Opening with 348 beds, including 50 private maternity rooms and 46 private NICU rooms, the $754 million C.S. Mott Children's Hospital and Von Voigtlander Women's Hospital is the largest and most sophisticated project in U-M history.
The new Brehm Tower at the W.K. Kellog Eye Center provides advanced eye care for a growing aging population and unites diabetes researchers as they search for a cure.
U-M launches the North Campus Research Complex, encompassing 28 buildings and over 2 million square feet of lab and office space.
Samuel and Jean Frankel Cardiovascular Center clinical building opens, providing a new home for much of U-M's heart, vascular, and stroke care for adult patients.
Providing state-of-the-art space for interdisciplinary research, the A. Alfred Taubman Biomedical Science Research Building opens.
Eva L. Feldman develops a clinical screening instrument used worldwide for the rapid diagnosis of diabetic neuropathy.
Arul M. Chinnaiyan and colleagues identify the gene that marks deadliest form of prostate cancer.
U-M establishes the nation's first comprehensive Depression Center, housed in the Rachel Upjohn Building on the East Medical Campus.
Jeffrey Punch and John Bromberg of the Department of Surgery perform the first successful liver transplant from a living donor, replacing a boys failed liver with 20% of an adult liver, donated by a family friend.
Gary Nabel and colleagues conduct the world's first human gene therapy protocol for AIDS.
Jeffrey Chamberlin and colleagues tranfer a normal copy of the dsystrophin gene into transgenic mice with Duchenne muscular dystrophy and obtain a fully corrected phenotype.
Antonia Novello (former U-M nephrology resident) becomes the first woman and first Hispanic surgeon general of the U.S.
Francis S. Collins and colleagues clone the genes responsible for cystic fibrosis. Collins will go on to discover the genes responsible for neurofibromatosis and help identify those for Huntington’s disease.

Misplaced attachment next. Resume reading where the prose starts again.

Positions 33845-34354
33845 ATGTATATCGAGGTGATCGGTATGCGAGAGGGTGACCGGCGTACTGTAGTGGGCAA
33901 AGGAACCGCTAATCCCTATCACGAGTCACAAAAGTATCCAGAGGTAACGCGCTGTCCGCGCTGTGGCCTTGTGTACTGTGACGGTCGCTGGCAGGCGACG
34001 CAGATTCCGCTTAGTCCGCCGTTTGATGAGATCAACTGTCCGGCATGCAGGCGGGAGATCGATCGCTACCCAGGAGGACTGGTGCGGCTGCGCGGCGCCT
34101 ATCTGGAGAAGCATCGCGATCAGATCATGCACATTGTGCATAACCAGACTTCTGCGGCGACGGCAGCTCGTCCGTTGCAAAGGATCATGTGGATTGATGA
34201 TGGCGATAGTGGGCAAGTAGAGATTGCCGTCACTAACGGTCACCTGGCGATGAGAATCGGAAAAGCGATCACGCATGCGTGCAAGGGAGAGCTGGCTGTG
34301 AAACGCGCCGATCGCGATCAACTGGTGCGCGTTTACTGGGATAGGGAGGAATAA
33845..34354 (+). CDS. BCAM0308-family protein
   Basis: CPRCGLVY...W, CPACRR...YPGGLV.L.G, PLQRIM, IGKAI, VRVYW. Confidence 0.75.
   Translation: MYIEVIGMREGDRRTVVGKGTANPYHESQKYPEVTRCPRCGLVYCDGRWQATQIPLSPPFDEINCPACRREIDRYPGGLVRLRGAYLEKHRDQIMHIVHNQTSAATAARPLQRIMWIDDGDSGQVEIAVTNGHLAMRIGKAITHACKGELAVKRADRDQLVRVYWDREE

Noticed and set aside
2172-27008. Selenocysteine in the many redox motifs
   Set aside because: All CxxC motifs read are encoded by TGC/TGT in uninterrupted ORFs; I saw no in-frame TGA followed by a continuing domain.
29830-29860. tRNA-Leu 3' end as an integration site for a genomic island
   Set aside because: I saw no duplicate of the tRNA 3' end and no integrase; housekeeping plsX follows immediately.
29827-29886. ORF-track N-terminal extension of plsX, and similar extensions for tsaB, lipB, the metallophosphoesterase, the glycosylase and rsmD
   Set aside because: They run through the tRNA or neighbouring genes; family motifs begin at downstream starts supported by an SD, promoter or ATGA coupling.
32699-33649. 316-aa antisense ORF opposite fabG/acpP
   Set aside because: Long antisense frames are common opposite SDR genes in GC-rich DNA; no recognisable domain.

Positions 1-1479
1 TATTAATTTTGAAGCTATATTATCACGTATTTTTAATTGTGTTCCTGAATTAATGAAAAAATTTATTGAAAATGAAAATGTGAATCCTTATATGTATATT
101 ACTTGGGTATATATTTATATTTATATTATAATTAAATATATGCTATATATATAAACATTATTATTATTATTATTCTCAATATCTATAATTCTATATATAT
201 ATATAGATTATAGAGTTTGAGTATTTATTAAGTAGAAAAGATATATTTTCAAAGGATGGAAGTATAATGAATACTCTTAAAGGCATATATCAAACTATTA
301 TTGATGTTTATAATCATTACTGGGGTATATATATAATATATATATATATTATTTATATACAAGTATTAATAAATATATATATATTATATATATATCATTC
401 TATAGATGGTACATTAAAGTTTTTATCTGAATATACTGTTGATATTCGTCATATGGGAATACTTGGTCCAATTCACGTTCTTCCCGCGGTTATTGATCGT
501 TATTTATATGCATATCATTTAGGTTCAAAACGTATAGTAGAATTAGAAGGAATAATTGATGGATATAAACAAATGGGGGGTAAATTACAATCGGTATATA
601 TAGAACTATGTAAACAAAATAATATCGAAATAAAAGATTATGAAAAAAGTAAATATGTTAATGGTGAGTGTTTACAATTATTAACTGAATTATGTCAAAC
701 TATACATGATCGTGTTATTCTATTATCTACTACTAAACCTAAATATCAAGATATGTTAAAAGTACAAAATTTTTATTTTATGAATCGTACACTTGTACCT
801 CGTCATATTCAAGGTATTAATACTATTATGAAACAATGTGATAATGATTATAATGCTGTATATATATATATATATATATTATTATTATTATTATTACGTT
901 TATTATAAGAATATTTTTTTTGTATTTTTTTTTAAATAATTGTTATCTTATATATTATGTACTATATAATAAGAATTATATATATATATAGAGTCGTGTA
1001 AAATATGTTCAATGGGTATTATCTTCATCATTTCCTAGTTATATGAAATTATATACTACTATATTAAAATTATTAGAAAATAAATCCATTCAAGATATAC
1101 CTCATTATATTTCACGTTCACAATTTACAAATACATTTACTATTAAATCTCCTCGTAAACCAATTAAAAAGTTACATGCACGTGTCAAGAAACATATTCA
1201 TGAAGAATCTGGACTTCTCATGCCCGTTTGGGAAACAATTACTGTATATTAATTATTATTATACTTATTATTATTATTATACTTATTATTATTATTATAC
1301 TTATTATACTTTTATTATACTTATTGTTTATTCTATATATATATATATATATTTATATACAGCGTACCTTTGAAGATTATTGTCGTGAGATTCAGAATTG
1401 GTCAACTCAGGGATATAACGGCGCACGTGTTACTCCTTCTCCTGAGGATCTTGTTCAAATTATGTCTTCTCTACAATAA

The U-M Comprehensive Cancer Center, one of only 41 U.S. centers to earn the National Cancer Institute's "comprehensive" designation, opens a state-of-the- art clinical and research facility adjacent to the University Hospital.
David Kuhl and his team develop single photon emission computerized tomography (SPECT) and positron emission tomography (PET).
Stanley Cohen, who received his doctorate from the U-M, shares the Nobel Prize in Physiology and Medicine in recognition of the discovery of nerve growth factor and epidermal growth factor.
The 11-story, 550-bed adult general University Hospital replaces the old University Hospital. The A. Alfred Taubman Health Care Center, which houses 120 outpatient clinics, is connected to the facility.
Survival Flight is launched. Averaging over a thousand missions each year, the U-M program transports patients in dire need of medical attention, as well as moves patients and organs between medical facilities.
U-M is one of the first medical centers to introduce the insulin pump.
Hamilton Smith, a former U-M postdoc, shares the Nobel Prize in Physiology and Medicine in recognition of the discovery of restriction enzymes and their application to problems of molecular genetics.
Robert Bartlett pioneers extracorporeal membrane oxygenation (ECMO), technology used to support patients - primarily infants - with failing hearts or lungs.
Lazar Greenfield develops the Greenfield filter, a cone shaped stainless or titanium device that prevents blood clots from reaching the heart.
Robert Jaffe and A. Rees Midgley establish the Reproductive Sciences Program to address problems associated with infertility and reproductive endocrinology.
Marshall Nirenberg, who received his doctorate from the U-M, shares the Nobel Prize in Physiology and Medicine in recognition of the interpretation of the genetic code and its function in protein synthesis.
The Lawrence D. Buhl Center for Research on Human Genetics, funded in part by the Buhl Foundation of Detroit with matching funds provided by the U.S. Public Health Service, is dedicated. Director James V. Neel deems the facility "one of the best equipped in the world in the field of human genetics."
Bennett Cohen, co-founder of the American College of Laboratory Animal Medicine, launches the nation's first laboratory animal medicine program. Cohen subsequently chaired the committee which wrote the first edition of The Guide for the Care and Use of Laboratory Animals, now in its seventh edition and accepted as the primary reference in the field.
Medical Science 1 Building opens as the U-M Medical School makes sweeping changes to its curriculum, such as insuring that students have early clinical contact with patients and introducing interdepartmental courses in the neurosciences.
U-M Medical School researchers collaborate with School of Public Health colleagues on field trials of the ground-breaking Salk polio vaccine, one of the largest studies in history with over 1,800,000 children enrolled.